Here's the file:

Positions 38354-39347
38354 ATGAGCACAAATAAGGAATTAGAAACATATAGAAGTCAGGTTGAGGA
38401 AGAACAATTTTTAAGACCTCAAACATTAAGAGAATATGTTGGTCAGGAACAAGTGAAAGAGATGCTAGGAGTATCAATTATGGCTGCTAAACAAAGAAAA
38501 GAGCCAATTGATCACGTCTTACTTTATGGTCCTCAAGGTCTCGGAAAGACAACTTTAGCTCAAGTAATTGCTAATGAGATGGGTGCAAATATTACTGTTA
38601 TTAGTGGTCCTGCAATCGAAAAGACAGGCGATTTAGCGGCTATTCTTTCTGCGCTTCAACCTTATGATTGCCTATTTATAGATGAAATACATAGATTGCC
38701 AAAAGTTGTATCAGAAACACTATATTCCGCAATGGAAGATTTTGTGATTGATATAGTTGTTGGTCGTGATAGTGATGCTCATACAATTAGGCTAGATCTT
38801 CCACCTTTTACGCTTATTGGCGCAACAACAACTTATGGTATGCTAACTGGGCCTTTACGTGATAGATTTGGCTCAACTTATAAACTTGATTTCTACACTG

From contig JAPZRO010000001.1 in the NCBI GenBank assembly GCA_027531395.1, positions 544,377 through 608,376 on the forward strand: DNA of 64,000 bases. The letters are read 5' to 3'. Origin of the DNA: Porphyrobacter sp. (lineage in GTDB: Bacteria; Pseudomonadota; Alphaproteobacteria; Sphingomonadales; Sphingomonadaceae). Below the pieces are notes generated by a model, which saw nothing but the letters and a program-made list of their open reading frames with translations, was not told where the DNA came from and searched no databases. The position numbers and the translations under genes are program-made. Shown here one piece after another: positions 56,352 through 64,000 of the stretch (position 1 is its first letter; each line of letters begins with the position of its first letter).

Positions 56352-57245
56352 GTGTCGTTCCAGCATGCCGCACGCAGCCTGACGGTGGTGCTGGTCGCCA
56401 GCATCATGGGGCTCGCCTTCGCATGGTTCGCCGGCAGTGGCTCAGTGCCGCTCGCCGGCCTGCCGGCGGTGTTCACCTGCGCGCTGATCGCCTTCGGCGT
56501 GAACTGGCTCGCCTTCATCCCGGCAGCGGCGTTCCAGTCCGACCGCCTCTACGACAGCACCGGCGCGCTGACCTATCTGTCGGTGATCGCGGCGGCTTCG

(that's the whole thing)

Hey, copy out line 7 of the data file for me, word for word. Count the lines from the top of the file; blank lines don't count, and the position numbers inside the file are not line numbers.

38801 CCACCTTTTACGCTTATTGGCGCAACAACAACTTATGGTATGCTAACTGGGCCTTTACGTGATAGATTTGGCTCAACTTATAAACTTGATTTCTACACTG